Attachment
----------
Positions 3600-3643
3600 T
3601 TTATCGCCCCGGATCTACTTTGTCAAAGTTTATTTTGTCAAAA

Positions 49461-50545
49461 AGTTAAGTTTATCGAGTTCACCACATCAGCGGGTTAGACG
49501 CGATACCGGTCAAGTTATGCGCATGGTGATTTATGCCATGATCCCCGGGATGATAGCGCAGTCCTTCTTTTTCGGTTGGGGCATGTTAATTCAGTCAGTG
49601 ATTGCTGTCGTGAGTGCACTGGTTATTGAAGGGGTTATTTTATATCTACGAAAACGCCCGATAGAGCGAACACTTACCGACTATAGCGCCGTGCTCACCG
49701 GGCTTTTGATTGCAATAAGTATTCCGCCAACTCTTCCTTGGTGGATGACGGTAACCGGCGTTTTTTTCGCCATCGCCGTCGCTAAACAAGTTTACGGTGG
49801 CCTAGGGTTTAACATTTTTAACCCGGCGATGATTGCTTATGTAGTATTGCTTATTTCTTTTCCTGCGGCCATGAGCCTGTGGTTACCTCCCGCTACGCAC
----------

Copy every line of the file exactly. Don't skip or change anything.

Positions 3600-3643
3600 T
3601 TTATCGCCCCGGATCTACTTTGTCAAAGTTTATTTTGTCAAAA

Positions 49461-50545
49461 AGTTAAGTTTATCGAGTTCACCACATCAGCGGGTTAGACG
49501 CGATACCGGTCAAGTTATGCGCATGGTGATTTATGCCATGATCCCCGGGATGATAGCGCAGTCCTTCTTTTTCGGTTGGGGCATGTTAATTCAGTCAGTG
49601 ATTGCTGTCGTGAGTGCACTGGTTATTGAAGGGGTTATTTTATATCTACGAAAACGCCCGATAGAGCGAACACTTACCGACTATAGCGCCGTGCTCACCG
49701 GGCTTTTGATTGCAATAAGTATTCCGCCAACTCTTCCTTGGTGGATGACGGTAACCGGCGTTTTTTTCGCCATCGCCGTCGCTAAACAAGTTTACGGTGG
49801 CCTAGGGTTTAACATTTTTAACCCGGCGATGATTGCTTATGTAGTATTGCTTATTTCTTTTCCTGCGGCCATGAGCCTGTGGTTACCTCCCGCTACGCAC